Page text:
Carmanah Improves Pedestrian Safety in California with Solar LED Crosswalk Beacons

Wednesday, March 22, 2006

Carmanah's Roadway Division has received an order from the City of Santa Clara, CA, for three units of its new R820C solar-powered LED pedestrian crosswalk beacon. These initial units will be installed at an uncontrolled, marked crosswalk in the city as part of its pedestrian safety improvement program.

The City of Santa Clara, located in the Silicon Valley, prides itself on its excellent public services, well-maintained infrastructure, and strong sense of community. Public safety is a top priority for the City and it recently implemented the "City of Santa Clara Pedestrian Safety Improvement Program" to study specific locations where pedestrian safety issues required addressing. As a result of this program, some uncontrolled marked crosswalk locations in the City were identified as needing enhancements for pedestrian safety. The City selected Carmanah's technology for one location with an uncontrolled marked crosswalk on a four-lane roadway where high vehicle speeds put pedestrians at higher risk.

The R820C features a modular design for a range of installation configurations. For this particular application, the City of Santa Clara has installed one dual head R820C on the median, and two single-head units on either side. With this configuration, drivers from both approaches to the crosswalk can see a beacon on the median island and on the shoulder, alerting them to pedestrians entering the roadway.

About the R820C Pedestrian Crosswalk Beacon

The R820C builds upon the established reputation and field-proven capabilities of Carmanah's self-contained R820 solar flashing beacon, but is smaller, lighter, more energy efficient and available at a lower cost. Like its predecessor, the R820C utilizes Carmanah's patented MICROSOURCE™ Energy Management System to automatically adjust to prevailing solar conditions for reliable year round operation under all weather conditions.

Drawing on Carmanah's innovative new compact control module or "solar engine," the R820C can be mounted high above the sidewalk, out of the path of pedestrians and out of the reach of vandals.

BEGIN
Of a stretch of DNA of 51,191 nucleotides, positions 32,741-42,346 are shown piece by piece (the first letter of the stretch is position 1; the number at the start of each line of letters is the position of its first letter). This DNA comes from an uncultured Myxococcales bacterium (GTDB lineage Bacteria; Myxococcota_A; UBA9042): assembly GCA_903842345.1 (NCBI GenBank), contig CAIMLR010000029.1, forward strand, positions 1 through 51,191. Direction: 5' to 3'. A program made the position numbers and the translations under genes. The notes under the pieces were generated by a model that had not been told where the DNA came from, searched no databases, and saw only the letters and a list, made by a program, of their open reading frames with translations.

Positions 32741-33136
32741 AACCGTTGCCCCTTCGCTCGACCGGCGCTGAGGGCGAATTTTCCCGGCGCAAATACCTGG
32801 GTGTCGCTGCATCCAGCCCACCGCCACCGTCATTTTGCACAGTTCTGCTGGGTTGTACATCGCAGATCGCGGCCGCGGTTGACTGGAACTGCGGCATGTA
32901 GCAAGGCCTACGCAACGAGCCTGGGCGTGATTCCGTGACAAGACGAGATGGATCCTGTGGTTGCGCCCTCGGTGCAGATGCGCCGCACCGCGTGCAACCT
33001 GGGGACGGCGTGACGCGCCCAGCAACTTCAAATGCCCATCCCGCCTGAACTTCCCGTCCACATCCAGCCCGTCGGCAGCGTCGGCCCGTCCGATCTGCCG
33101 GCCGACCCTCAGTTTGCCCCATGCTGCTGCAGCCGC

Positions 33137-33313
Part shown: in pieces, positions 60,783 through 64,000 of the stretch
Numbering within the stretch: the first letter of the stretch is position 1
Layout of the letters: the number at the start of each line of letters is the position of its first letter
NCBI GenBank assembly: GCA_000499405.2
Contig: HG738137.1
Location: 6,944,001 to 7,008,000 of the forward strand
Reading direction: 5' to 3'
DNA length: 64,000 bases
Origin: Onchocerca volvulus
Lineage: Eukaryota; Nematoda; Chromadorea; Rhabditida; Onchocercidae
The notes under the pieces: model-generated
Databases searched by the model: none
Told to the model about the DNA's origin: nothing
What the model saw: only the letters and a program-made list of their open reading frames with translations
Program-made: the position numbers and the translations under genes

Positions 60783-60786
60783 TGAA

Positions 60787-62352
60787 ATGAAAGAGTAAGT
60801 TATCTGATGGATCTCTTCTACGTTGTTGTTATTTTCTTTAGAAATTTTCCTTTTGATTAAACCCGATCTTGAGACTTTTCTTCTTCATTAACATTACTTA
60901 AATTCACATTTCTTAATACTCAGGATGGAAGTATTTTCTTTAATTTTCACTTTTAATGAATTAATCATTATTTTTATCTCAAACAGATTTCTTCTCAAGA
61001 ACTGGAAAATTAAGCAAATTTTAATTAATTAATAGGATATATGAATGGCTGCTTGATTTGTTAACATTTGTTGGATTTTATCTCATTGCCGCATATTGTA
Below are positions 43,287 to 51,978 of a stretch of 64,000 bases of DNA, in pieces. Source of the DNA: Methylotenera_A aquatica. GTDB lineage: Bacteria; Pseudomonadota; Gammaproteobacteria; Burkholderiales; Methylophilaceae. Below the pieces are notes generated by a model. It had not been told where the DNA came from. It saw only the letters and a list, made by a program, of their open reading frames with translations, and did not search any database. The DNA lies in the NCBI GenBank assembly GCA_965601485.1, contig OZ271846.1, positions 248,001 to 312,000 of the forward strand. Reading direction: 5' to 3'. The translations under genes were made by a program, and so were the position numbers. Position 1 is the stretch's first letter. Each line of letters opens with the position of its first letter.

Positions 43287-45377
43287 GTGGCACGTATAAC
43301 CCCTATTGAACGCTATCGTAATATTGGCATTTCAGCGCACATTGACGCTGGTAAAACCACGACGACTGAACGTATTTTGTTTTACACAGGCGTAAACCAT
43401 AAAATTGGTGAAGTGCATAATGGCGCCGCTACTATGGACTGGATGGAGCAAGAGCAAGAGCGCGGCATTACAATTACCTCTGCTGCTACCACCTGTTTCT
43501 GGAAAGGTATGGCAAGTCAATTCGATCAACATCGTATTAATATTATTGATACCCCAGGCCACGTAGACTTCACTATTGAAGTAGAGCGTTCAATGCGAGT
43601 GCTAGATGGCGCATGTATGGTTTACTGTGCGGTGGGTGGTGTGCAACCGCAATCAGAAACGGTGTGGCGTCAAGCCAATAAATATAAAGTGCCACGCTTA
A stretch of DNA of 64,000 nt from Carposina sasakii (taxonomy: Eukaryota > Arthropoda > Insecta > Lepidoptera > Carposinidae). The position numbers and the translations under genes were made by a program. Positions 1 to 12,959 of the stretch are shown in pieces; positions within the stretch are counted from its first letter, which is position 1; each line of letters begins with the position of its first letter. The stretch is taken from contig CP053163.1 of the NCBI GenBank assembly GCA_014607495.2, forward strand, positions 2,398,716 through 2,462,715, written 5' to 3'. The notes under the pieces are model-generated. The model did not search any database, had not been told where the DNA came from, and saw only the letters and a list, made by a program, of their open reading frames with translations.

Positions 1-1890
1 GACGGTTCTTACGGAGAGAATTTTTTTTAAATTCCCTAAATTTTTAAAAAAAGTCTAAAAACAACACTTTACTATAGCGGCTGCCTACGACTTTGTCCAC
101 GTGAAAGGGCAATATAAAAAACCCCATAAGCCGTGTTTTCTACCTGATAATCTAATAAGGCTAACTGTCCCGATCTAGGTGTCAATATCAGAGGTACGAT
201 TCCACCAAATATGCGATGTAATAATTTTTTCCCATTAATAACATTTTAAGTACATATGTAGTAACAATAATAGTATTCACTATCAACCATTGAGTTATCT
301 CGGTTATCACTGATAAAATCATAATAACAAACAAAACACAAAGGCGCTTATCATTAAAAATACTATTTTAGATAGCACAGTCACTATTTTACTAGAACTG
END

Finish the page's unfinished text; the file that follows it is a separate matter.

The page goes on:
Significant long-term cost savings are also achieved by the R820C, as it requires no external grid power. Other key operational benefits included no bulbs to replace for the life of the unit, as well as no scheduled maintenance or servicing for up to 5 years, at which point only the battery pack may need exchanging.

The R820C is the only self-contained, solar LED pedestrian crosswalk beacon that uses ITE* compliant LED modules and meets all MUTCD** requirements for flashing beacons.

For more information on the new R820C or Carmanah's other solar-powered LED traffic products, visit or contact Carmanah's Roadway Division at:

Toll-free (North America): 1-877-722-8877

Worldwide: +1 (250) 380-0052

Fax: +1 (250) 389-0040


About Carmanah Technologies Corporation

Carmanah is an award-winning manufacturer specializing in energy-efficient technologies. The Company is currently focused on three technology groups: solar-powered LED lighting, solar power systems & equipment and LED-illuminated signage.

Carmanah is headquartered in Victoria, British Columbia, Canada and has branch offices and/or sales representation in 11 cities across Canada, the United States and the United Kingdom. With more than 250,000 installations worldwide, Carmanah is one of the world's premier suppliers of energy-efficient products.

The shares of Carmanah Technologies Corporation are publicly traded on the TSX under the symbol "CMH" and on the Berlin and Frankfurt Stock Exchanges under the symbol "QCX". For more information, please visit

* The international Institute of Transportation Engineers (ITE) facilitates the application of technology and scientific principles to research, planning, functional design, implementation, operation, policy development and management for any mode of transportation.

** Manual on Uniform Traffic Control Devices (MUTCD) is the standard for signs, signals and pavement markings in the USA.